Indoor humidity: Getting fresh air inside

January 1, 1

Our health and wellbeing depend on indoor humidity that’s “just right”.


We spend a lot of time inside, so it’s important that the environment within our homes is healthy. Too much or too little humidity can be harmful, but there are steps we can take to make sure it’s always at the optimum comfort level.

People are healthiest inside buildings when the relative humidity level is between 45 and 55 percent. Below this, there’s a risk of dry, itchy skin, irritation to the eyes and nose and disturbed sleep. Low-humidity conditions are also favourable for viruses, which increase the risk of illness like colds or pneumonia. High humidity, above 55 percent, increases the risk of mould, which can release spores that exacerbate asthma symptoms and respiratory diseases. Right now, an estimated 84 million Europeans live in damp dwellings that can threaten their health.

Given the potential problems, it’s worth paying attention to humidity. It changes throughout the year (lower in winter and higher in summer) and with the number of people or amount of activity in a room. You can control it simply by opening windows, for example, which helps reduce CO2 levels and keeps the air fresh. Dampness and interior condensation are signs of excess humidity, and if the walls or floors feel particularly cold, they can cause condensation to build up when warm, moist air comes into contact with them.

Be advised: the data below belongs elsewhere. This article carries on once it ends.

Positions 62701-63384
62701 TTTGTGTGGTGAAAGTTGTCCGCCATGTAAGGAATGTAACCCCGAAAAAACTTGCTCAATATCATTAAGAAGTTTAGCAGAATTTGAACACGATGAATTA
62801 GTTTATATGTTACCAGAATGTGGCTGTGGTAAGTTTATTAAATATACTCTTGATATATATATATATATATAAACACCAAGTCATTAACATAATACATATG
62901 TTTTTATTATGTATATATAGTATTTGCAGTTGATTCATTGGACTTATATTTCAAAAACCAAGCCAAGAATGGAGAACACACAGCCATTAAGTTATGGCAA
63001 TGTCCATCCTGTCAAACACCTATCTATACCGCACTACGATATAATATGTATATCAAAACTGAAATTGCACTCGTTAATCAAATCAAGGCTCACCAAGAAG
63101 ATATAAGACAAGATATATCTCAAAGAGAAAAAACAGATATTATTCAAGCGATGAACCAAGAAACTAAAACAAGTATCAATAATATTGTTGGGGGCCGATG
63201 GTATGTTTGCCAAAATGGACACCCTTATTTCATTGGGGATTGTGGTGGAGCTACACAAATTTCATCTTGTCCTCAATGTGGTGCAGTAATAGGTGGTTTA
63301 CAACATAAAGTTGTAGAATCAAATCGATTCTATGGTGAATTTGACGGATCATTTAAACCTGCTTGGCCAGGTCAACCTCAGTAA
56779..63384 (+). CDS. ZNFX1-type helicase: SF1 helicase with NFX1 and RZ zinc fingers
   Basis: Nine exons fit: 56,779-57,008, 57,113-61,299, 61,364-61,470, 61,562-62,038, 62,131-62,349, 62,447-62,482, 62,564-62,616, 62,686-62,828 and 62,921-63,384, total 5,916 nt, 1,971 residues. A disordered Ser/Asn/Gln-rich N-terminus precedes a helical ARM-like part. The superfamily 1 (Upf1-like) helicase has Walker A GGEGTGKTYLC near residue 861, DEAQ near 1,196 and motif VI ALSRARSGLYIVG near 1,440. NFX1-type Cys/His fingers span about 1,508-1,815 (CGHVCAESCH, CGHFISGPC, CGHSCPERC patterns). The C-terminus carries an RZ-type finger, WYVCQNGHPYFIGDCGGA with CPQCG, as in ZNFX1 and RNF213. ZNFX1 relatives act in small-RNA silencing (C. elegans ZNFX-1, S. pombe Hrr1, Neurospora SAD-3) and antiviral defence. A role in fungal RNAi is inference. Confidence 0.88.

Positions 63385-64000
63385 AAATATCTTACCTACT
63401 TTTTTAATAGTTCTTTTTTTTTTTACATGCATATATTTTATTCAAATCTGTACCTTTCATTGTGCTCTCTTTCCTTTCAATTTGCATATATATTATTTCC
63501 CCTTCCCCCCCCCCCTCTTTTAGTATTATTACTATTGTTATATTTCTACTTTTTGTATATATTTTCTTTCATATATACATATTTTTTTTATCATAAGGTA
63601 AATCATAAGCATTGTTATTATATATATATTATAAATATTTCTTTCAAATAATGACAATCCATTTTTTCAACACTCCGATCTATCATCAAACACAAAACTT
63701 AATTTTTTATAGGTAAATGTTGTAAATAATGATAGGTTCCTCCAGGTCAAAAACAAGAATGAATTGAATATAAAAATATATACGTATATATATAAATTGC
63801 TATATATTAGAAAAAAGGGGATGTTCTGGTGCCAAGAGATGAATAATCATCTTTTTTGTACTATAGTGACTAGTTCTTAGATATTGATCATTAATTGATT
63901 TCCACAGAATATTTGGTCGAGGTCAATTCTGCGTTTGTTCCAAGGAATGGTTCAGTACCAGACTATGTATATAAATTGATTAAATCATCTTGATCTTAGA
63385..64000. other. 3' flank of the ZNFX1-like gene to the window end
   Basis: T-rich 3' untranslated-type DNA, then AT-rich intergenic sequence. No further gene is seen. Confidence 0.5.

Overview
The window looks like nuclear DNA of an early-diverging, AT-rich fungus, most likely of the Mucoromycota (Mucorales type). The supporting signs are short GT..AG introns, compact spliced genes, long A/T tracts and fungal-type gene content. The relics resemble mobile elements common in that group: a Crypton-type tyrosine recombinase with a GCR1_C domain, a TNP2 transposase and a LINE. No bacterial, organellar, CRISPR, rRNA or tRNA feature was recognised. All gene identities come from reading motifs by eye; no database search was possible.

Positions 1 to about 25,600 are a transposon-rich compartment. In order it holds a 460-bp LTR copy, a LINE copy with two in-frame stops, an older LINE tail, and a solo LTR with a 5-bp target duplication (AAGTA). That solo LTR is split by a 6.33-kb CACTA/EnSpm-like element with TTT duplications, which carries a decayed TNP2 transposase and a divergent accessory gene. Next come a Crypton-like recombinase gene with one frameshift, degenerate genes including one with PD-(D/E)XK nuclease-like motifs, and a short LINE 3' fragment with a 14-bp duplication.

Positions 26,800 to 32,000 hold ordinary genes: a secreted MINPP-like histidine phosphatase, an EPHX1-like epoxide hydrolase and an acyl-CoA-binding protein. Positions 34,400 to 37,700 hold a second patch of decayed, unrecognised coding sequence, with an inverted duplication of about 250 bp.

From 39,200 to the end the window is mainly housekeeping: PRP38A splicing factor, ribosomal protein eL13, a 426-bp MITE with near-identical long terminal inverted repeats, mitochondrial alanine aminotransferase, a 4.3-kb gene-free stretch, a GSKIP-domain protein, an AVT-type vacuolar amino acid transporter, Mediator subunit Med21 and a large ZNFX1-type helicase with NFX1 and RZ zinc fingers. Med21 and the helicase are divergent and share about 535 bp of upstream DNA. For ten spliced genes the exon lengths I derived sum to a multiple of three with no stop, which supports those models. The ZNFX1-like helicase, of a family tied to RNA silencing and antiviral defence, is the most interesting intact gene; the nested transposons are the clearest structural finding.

An air-tight building that’s well insulated all round is essential for indoor comfort. ROCKWOOL insulation helps to keep interiors at the optimum temperature and humidity because of its thermal properties and breathability. And as these qualities stay the same over time, a building’s occupants can have a healthy environment for the long term too.

Living in damp dwellings

Europeans living in damp dwellings

Optimum humidity indoors

is the optimum relative humidity indoors

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